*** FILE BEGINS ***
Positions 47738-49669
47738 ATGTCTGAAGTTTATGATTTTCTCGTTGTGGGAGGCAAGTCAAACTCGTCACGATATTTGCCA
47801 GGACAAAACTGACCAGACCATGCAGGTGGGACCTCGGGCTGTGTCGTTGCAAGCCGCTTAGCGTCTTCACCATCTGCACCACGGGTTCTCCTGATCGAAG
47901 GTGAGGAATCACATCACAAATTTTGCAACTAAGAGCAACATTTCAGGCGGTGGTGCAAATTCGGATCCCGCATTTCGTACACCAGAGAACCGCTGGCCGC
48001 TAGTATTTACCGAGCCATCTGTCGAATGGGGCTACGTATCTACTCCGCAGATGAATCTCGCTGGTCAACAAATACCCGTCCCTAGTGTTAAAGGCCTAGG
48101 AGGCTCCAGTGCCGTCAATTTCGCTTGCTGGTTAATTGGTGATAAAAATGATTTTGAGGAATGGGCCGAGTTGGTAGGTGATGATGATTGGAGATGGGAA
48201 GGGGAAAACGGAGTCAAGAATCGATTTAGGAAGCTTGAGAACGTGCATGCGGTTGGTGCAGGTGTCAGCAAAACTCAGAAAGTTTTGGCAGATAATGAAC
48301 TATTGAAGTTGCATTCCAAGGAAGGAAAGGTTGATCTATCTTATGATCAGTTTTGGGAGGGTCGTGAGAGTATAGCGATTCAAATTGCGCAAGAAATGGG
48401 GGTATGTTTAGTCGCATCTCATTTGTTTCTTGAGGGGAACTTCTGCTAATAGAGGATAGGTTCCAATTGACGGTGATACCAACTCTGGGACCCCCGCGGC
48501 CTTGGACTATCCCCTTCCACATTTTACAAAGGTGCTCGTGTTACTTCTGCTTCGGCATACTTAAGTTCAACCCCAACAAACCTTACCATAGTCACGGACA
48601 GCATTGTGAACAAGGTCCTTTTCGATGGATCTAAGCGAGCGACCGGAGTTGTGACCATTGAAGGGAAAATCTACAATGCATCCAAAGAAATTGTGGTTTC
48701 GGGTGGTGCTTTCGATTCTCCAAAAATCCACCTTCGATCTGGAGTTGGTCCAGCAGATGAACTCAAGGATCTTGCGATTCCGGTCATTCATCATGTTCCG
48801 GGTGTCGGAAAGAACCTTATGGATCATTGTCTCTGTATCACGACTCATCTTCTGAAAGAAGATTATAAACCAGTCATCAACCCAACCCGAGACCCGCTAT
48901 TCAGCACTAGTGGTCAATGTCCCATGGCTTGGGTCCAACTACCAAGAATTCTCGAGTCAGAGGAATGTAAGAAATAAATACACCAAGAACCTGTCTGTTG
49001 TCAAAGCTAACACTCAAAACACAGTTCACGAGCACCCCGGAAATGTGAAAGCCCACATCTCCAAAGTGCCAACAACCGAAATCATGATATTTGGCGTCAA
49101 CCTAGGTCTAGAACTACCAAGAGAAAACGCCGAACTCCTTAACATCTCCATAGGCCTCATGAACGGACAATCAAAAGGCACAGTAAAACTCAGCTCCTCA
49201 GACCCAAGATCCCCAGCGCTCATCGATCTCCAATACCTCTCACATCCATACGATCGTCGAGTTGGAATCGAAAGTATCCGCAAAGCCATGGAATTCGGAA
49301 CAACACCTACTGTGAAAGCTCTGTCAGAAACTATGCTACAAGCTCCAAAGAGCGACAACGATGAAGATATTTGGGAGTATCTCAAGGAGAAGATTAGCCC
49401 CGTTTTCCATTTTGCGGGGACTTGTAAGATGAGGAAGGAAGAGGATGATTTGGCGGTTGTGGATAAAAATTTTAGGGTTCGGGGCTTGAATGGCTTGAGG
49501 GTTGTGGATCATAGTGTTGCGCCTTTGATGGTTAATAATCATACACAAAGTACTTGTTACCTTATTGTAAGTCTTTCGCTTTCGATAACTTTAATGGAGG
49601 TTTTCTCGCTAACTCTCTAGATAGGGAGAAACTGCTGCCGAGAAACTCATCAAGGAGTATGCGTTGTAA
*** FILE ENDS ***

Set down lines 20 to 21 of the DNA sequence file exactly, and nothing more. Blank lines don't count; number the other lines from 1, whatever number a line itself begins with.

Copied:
49501 GTTGTGGATCATAGTGTTGCGCCTTTGATGGTTAATAATCATACACAAAGTACTTGTTACCTTATTGTAAGTCTTTCGCTTTCGATAACTTTAATGGAGG
49601 TTTTCTCGCTAACTCTCTAGATAGGGAGAAACTGCTGCCGAGAAACTCATCAAGGAGTATGCGTTGTAA